investments to tropical or rare pediatric diseases. For instance, Sanofi,
which was involved in the purchase of 2 vouchers, reported revenues of
more than $43 billion in 2014.153
Against this backdrop, prolonging the life of the voucher program not only
reinforces the market failures that are left unsolved by the patent system;154
it also perpetuates a system that is nominally cost-neutral to the FDA but that
in practice entails resource displacement and affects the agency’s priority-setting agenda.155
Nevertheless, political support for the voucher system—rooted in a
misconstruction of the vouchers as cost-neutral drivers of increased R& D in
neglected diseases—does not appear to wane. Calls for the program to sunset
or be cancelled are likely to be futile, as they have been in the past.156 The
21st Century Cures Act supports this view, as described in the following
section. Given this scenario, if and when Congress revisits the voucher
program, it would be critical to at least mitigate the R& D and affordability
problems triggered by current practices. In particular, a requirement
establishing that a modicum of the revenue generated by the sale of a voucher
be redirected towards a voucher-eligible disease would be a first step, and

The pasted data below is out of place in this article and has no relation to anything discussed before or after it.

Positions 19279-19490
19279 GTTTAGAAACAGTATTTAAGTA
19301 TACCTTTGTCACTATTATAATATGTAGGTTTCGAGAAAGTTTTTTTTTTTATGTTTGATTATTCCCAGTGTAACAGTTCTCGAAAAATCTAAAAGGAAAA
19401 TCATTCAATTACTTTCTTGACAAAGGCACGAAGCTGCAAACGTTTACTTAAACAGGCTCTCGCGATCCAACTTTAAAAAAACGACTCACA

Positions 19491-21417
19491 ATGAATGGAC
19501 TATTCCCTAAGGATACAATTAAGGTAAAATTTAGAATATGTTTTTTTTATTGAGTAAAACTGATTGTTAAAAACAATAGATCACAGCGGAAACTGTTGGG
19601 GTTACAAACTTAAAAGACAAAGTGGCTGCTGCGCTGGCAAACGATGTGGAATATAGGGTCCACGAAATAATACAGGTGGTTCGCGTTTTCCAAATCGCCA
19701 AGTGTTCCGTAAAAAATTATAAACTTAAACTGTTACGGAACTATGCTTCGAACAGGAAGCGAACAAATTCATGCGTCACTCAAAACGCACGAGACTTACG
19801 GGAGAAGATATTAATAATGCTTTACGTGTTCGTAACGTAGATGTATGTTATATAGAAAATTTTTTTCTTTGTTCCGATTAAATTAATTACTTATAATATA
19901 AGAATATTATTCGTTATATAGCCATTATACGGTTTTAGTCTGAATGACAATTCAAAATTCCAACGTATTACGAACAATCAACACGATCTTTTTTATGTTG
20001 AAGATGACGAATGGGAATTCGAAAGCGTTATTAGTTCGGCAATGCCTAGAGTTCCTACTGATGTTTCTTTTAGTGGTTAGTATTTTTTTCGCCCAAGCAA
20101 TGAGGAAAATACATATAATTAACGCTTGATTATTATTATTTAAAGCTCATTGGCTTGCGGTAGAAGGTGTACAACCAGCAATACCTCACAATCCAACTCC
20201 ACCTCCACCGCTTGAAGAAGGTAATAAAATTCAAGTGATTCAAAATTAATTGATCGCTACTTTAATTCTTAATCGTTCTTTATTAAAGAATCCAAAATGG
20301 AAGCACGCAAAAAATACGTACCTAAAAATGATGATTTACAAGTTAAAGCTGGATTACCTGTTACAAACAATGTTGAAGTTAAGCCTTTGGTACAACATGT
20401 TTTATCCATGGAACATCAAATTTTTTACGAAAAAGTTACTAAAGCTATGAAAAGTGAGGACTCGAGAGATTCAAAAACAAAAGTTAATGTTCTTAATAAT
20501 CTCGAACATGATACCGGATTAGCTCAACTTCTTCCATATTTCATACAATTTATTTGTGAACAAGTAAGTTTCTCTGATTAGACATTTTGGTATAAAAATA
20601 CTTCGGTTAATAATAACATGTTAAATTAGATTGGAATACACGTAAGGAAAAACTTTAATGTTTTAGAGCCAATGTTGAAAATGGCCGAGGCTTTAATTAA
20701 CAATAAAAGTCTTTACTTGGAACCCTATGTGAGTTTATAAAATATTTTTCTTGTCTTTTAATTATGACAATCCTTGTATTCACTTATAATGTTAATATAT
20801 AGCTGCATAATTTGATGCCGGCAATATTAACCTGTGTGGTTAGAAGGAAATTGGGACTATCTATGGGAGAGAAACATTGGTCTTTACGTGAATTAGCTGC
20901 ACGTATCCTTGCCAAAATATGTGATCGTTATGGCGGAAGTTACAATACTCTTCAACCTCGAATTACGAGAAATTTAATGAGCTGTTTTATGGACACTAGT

potentially not impossible to negotiate from a political standpoint.
Restrictions on the ability of sponsors to obtain a voucher by gaining FDA
approval for drugs already commercialized abroad should also be put in
place, although it might be harder to compromise on these restrictions.
Finally, making the vouchers conditional on price negotiations guaranteeing
affordability of drugs would also be desirable, although probably another
2. Impact of the 21st Century Cures Act
The 21st Century Cures Act has been a controversial piece of legislation
throughout its drafting history, having been dubbed “one of the most-lobbied
health care bills in recent history, with nearly three lobbyists working for its
passage or defeat for every lawmaker on Capitol Hill.”157 The Act allocates
153. See Aaron S. Kesselheim, Experience With the Priority Review Voucher Program
for Drug Development, 314 JAMA 1687, 1688 (2015).
154. Trouiller et al., supra note 17.
155. See Witty, supra note 19.
156. In the past, some of these calls have come from the FDA itself. See John Carroll,
That Priority Review Voucher Program? The FDA Hates It, FIERCEBIOTECH (Mar. 3, 2016),
157. Sydney Lupkin, Legislation That Would Shape FDA and NIH Triggers Lobbying
Frenzy, NPR (Nov. 25, 2016), http://www.npr.org/sections/health-
frenzy; see also Michael Hiltzik, The 21st Century Cures Act: A Huge Handout to the Drug
Industry Disguised as a Pro-Research Bounty, L. A. TIMES (Dec. 5, 2015),